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Severe propylthiouracil-induced hepatotoxicity in pregnancy managed successfully by liver transplantation: A case report



Propylthiouracil-induced severe hepatotoxicity is a relatively rare occurrence, with very few cases reported in the literature. The management of this complication in pregnancy can be a challenge because of the effects of the various treatment options on the fetus.

Case presentation

We report a rare case of fulminant hepatic failure in a 36-year-old gravida 2 black woman of African descent that occurred at 17 weeks gestation following propylthiouracil treatment for Graves' disease. Her liver failure was managed by liver transplantation and thyroidectomy. Her pregnancy was continued to term, though with not so favorable early childhood sequelae.


This case illustrates a very rare complication of treatment with a presumed safe drug during pregnancy followed by adverse neonatal outcomes due to the extensive treatment.

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Propylthiouracil (PTU)-induced severe hepatotoxicity is a relatively rare occurrence, despite observed transient increases in liver function test values at the initiation of treatment [1, 2]. A one in 10,000 incidence of liver failure following PTU treatment has been reported in the United States of America [3]. Fulminant hepatic failure during pregnancy occurs more frequently in the third trimester of gestation, and its etiology usually derives from obstetric-related conditions and/or infectious diseases [4, 5]. Management of this condition poses an ethical dilemma, as the clinician has to choose between maternal well-being and fetal health. We report a rare case of fulminant hepatic failure in the second trimester following PTU treatment for severe thyrotoxicosis in pregnancy that was successfully managed by liver transplantation and thyroidectomy with a good outcome for the mother but unfavorable neonatal sequelae.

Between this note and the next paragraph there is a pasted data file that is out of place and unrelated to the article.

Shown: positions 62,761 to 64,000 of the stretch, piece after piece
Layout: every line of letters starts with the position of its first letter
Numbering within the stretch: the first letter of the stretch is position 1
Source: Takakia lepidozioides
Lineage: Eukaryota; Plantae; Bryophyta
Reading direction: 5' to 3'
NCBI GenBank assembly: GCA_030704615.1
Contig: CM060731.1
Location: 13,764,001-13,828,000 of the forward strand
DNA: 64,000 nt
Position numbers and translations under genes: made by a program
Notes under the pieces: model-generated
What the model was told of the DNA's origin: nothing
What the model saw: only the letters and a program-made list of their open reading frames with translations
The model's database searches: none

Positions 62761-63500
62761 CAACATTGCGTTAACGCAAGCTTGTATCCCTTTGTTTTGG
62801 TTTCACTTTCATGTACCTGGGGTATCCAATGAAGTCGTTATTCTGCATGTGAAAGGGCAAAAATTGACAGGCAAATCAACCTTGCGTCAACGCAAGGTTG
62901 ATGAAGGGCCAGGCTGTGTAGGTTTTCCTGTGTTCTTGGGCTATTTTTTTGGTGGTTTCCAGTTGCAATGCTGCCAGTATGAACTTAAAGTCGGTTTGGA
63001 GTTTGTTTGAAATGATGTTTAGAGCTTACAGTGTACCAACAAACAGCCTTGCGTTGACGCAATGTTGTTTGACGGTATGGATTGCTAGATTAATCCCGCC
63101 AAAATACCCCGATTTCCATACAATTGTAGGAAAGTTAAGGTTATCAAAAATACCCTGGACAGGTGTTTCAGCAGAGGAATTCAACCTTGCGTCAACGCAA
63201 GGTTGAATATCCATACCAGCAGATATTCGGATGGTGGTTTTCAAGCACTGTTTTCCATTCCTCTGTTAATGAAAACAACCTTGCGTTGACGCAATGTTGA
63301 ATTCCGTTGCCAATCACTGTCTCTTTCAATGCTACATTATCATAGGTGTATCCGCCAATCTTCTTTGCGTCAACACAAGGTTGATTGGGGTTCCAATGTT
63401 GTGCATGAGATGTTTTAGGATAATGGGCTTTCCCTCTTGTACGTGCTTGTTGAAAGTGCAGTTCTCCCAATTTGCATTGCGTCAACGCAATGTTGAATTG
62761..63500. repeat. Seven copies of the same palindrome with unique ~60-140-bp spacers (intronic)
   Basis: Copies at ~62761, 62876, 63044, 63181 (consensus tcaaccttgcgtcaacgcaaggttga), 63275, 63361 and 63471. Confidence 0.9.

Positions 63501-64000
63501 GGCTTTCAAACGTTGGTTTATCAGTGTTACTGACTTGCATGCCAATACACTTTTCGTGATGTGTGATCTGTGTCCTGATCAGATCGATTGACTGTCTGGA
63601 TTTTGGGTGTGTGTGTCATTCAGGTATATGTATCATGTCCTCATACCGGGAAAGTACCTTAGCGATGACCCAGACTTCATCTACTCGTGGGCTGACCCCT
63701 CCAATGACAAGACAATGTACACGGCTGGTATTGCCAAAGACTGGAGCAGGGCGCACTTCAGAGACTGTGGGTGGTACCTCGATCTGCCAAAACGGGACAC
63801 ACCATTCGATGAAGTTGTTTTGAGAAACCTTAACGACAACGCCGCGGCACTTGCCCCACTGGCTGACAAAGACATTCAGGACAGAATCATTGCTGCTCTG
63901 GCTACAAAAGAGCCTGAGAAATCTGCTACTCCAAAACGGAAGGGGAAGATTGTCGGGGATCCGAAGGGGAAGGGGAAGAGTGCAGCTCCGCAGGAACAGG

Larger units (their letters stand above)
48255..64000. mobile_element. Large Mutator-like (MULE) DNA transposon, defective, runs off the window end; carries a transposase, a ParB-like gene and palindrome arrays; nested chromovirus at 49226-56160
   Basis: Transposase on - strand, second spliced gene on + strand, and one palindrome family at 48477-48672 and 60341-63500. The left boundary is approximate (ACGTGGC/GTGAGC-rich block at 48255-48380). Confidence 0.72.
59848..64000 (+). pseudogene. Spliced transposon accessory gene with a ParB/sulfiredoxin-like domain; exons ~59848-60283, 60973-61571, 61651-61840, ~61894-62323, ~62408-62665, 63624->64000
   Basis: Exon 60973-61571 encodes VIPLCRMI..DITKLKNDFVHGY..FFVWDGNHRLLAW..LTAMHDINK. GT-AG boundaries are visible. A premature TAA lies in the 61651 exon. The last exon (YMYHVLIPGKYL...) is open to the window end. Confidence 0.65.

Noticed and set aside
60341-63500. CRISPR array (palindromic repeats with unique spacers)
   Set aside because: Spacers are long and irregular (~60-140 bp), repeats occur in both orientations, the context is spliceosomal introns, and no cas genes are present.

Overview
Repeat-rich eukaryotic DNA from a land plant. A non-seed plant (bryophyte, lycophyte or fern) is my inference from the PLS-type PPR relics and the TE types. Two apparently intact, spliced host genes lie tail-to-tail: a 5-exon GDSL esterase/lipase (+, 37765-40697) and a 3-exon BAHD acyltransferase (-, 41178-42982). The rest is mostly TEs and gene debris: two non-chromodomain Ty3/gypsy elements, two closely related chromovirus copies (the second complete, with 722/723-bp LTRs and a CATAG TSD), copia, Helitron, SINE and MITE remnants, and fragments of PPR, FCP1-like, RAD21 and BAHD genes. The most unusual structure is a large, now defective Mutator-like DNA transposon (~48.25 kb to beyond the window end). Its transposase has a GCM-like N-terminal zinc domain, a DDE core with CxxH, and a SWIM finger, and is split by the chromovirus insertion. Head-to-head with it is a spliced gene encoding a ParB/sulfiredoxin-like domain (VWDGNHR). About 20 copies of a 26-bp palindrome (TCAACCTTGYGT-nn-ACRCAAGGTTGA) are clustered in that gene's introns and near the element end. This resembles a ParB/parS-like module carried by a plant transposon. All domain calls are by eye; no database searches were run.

Case presentation